Then set up an IF - ELSE statement. If 'size' is greater than 25 (if the recursive case is going to continue), create and draw a new piece of Broccoli called 'center' by making a call to 'new'. 'center' should be identical to its 'parent' except that it is only 80% as long as its 'parent'. 'center' should start to draw where 'stem' left off, at 'destCoords'. Also draw a new piece of Broccoli 'left' which has a direction that is shifted 20° (Math.PI/9.0) to the left. And draw a third new piece of Broccoli 'right' which has a direction that is shifted 20° to the right.
If 'size' is not greater than 25 (if you are handling the base case), you enter the ELSE branch. You've reached the end of the broccoli road, and it is time to draw some buds at the ends of the broccoli spears. The instructions are identical to the instructions in the IF branch, except that instead of drawing Broccoli, here you create and draw objects of type Flower. The lengths are again 80% of the lengths of the 'parent', and the angles (20° left for 'left' and 20° right for 'right') are the same.
In the 'private instance variables' section, declare a variable 'stem' of type AngLine, and a variable 'bud' of type FilledOval.
In the constructor, just as in Broccoli.java, create 'stem', color it green, and find its ending coordinates. Then create and draw 'bud' with a call to 'new FilledOval'. FilledOval has this constructor:
FilledOval(Location origin, double width, double height, DrawingCanvas c)
Then call 'setColor' to make the bud yellow.
Drawing.java holds the method 'begin' that creates an object of type Broccoli and thereby gets the drawing going. A Broccoli object needs a starting Location, a size and a direction. Declare a variable of type Location and create a Location object with a call to 'new'. Declare a variable of type int and assign it a value; this will be the initial size (in pixels) of the broccoli spears. Declare a variable of type double and assign it a value; this will be the initial direction (in radians) in which the broccoli spears will be drawn. (A good value for this is Math.PI/2.0 or 90°.) Then create a Broccoli object with a call to 'new', sending these three variables, and the ever-present 'canvas' variable, into the Broccoli constructor. The Broccoli object creates new Broccoli objects, which in turn create new Broccoli objects, etc. until finally some Flower objects are created at the end.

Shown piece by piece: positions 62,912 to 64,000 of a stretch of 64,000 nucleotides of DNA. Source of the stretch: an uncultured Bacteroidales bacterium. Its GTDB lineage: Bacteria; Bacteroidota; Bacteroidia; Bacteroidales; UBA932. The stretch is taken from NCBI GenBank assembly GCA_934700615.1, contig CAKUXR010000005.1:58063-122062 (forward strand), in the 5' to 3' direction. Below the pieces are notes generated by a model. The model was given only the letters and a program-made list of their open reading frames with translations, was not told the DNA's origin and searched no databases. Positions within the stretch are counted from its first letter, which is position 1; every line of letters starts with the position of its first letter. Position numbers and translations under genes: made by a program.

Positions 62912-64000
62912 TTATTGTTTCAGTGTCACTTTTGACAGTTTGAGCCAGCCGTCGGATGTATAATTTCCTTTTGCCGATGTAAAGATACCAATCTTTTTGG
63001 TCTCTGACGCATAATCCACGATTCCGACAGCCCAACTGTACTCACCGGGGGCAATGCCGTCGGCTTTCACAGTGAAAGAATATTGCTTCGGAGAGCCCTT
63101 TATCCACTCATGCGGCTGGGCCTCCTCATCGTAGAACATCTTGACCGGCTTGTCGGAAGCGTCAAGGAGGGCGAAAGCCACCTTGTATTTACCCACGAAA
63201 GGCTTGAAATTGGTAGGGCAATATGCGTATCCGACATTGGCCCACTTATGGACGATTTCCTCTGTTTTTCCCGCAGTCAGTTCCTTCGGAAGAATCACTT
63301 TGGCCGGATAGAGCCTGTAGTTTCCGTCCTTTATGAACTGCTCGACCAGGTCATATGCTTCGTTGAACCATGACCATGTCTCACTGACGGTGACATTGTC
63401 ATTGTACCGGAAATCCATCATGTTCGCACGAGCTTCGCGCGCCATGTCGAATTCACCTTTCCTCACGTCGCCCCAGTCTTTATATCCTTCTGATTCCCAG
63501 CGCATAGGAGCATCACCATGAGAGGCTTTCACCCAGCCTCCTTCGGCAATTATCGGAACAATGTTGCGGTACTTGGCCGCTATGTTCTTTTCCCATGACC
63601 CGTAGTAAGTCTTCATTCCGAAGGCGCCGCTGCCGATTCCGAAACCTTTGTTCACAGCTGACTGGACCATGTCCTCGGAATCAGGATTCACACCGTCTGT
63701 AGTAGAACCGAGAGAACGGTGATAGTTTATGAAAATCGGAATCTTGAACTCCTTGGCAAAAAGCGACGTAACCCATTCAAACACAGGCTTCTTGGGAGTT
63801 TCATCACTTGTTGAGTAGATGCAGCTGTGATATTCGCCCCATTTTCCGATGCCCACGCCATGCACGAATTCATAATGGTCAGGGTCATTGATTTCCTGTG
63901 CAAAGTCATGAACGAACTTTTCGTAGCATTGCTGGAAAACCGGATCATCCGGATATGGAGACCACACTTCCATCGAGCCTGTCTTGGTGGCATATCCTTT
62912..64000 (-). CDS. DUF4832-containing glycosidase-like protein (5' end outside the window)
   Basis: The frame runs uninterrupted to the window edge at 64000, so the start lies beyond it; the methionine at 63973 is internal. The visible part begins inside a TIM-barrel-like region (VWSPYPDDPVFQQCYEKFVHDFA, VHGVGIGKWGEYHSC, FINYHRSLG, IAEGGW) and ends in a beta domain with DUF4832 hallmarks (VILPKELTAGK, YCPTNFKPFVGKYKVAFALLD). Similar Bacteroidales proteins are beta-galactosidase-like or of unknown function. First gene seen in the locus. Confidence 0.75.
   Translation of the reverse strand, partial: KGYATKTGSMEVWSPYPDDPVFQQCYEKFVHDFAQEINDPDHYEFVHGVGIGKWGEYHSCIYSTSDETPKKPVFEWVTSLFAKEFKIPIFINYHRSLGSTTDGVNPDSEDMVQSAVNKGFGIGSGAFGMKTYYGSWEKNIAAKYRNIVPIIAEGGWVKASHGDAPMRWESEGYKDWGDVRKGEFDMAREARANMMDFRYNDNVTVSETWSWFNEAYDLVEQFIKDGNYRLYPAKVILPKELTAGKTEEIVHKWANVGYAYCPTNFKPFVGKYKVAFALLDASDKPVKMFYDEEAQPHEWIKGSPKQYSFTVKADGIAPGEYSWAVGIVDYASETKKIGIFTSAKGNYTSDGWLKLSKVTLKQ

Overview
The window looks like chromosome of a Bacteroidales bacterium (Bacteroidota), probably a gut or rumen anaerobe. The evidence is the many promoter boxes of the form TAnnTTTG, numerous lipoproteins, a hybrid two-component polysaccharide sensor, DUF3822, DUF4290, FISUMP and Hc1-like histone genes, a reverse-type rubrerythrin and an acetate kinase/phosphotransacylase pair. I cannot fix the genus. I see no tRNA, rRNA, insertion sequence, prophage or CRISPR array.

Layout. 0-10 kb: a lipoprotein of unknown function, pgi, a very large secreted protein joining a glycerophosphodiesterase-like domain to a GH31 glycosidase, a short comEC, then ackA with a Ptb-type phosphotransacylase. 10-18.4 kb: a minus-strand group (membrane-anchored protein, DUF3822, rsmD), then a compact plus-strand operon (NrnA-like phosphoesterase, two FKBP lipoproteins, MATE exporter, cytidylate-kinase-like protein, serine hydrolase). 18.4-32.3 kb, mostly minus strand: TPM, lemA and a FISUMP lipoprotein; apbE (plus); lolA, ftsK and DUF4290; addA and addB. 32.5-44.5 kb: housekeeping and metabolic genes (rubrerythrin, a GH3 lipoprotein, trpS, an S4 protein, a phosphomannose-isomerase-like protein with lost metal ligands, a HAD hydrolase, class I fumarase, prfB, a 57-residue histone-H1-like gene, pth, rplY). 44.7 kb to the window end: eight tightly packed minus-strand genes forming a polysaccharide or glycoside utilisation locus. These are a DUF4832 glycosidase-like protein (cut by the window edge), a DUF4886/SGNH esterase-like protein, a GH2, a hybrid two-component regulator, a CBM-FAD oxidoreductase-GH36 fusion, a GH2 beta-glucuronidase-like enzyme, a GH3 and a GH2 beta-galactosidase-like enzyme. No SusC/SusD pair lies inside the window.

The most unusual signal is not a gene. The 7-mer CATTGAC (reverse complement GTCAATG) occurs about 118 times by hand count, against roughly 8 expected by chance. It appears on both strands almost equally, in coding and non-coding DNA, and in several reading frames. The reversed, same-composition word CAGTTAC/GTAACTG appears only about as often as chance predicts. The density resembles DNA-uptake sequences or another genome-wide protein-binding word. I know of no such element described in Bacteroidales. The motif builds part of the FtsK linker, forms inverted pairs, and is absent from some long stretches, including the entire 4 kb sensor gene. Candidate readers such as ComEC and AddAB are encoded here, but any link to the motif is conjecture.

AngLine.java is complete. An AngLine is a type of line, where the user supplies a starting point, a length and an angle that the line forms with the horizontal.
This file defines an 'interface' that the Broccoli and Flower objects implement. This file is complete.
You can download Broccoli.java, Flower.java, Drawing.java, BroccoliPart.java and AngLine.java to use as a starting point in writing your program.
Note: This example is taken directly from Java: An eventful approach by Bruce, Danyluk, and Murtagh.